Whispering gallery mode optical resonators integrated on silicon have demonstrated low threshold Raman lasers. One of the primary reasons for their success is their ultra-high quality factors (Q) which result in an amplification of the circulating optical field. Therefore, to date, the key research focus has been on maintaining high Q factors, as that determines the lasing threshold and linewidth. However, equally important criteria are lasing efficiency and wavelength. These parameters are governed by the material, not the cavity Q. Therefore, to fully address this challenge, it is necessary to develop new materials. We have synthesized a suite of metal-doped silica and small molecules to enable the development of higher performance Raman lasers. The efficiencies and thresholds of many of these devices surpass the previous work. Specifically, the silica sol-gel lasers are doped with metal nanoparticles (eg Ti, Zr) and are fabricated using conventional micro/nanofabrication methods. The intercalation of the metal in the silica matrix increases the silica Raman gain coefficient by changing the polarizability of the material. We have also made a new suite of small molecules that intrinsically have increased Raman gain values. By grafting the materials to the device surface, the overall Raman gain of the device is increased. These approaches enable two different strategies of improving the Raman efficiency and threshold of microcavity-based lasers.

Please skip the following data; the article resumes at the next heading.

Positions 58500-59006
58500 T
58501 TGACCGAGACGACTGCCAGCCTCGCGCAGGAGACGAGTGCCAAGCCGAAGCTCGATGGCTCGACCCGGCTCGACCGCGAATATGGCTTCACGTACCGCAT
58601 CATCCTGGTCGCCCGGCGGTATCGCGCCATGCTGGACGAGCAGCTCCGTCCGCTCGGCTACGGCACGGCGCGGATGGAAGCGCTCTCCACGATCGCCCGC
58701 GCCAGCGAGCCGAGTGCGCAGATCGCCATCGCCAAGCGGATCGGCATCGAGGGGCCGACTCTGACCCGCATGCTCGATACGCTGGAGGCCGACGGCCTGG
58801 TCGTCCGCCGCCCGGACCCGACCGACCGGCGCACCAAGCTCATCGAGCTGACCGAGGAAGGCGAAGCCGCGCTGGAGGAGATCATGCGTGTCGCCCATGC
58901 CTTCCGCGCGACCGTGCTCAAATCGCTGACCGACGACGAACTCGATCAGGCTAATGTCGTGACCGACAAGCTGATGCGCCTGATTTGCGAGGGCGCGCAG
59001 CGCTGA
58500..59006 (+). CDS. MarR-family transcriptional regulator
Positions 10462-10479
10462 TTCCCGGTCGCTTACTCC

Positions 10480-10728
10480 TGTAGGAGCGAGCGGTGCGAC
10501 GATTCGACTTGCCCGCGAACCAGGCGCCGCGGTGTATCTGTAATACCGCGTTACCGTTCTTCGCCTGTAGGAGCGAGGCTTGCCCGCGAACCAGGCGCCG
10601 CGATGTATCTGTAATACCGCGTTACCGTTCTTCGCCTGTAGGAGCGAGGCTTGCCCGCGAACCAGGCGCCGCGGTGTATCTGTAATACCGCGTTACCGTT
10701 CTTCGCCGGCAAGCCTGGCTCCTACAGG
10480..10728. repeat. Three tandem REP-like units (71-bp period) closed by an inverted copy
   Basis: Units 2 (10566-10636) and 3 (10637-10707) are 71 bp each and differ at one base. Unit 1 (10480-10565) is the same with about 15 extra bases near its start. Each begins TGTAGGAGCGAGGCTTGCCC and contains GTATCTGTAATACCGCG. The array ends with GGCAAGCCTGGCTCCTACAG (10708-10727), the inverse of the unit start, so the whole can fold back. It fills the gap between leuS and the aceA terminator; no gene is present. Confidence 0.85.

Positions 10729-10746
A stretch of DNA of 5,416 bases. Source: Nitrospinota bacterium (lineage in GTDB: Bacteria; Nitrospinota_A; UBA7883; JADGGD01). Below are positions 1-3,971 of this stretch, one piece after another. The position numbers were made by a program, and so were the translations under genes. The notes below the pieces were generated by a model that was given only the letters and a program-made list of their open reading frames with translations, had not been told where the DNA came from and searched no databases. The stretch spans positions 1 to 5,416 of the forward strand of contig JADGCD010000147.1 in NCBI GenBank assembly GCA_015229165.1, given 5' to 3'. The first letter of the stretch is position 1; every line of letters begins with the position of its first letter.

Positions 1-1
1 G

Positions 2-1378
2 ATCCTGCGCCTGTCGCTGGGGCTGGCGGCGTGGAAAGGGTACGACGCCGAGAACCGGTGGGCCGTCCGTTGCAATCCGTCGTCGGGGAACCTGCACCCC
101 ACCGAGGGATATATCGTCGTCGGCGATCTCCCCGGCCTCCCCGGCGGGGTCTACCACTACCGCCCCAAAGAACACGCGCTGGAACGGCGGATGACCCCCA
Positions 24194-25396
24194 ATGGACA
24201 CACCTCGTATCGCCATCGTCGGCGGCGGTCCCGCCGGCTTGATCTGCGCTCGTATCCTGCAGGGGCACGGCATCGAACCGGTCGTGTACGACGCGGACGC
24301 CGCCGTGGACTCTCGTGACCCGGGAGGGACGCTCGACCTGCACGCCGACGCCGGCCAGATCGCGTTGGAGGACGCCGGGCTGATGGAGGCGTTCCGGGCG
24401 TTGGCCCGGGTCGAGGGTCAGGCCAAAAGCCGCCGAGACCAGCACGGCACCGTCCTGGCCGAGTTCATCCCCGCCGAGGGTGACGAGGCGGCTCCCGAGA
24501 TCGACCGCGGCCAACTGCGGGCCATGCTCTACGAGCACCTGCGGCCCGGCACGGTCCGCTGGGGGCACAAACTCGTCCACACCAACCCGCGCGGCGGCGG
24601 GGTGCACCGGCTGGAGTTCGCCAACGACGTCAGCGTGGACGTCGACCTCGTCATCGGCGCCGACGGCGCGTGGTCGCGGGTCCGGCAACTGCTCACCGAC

As a result of their ability to amplify input light, ultra-high quality factor (Q) whispering gallery mode optical resonators have found numerous applications spanning from basic science through applied technology. Because the Q is critical to the device’s utility, an ever-present challenge revolves around maintaining the Q factor over long timescales in ambient environments. The counter-approach is to increase the nonlinear coefficient of relevance to compensate for Q degradation. In the present work, we strive to accomplish both, in parallel. For example, one of the primary routes for Q degradation in silica cavities is the formation of water monolayers. By changing the surface functional groups, we can inhibit this process, thus stabilizing the Q above 100 million in ambient environments. In parallel, using a machine learning strategy, we have intelligently designed, synthesized, and verified the next generation of small molecules to enable ultra-low threshold and high efficiency Raman lasing. The molecules are verified using the silica microcavity as a testbed cavity. However, the fundamental design strategy is translatable to other whispering gallery mode cavities.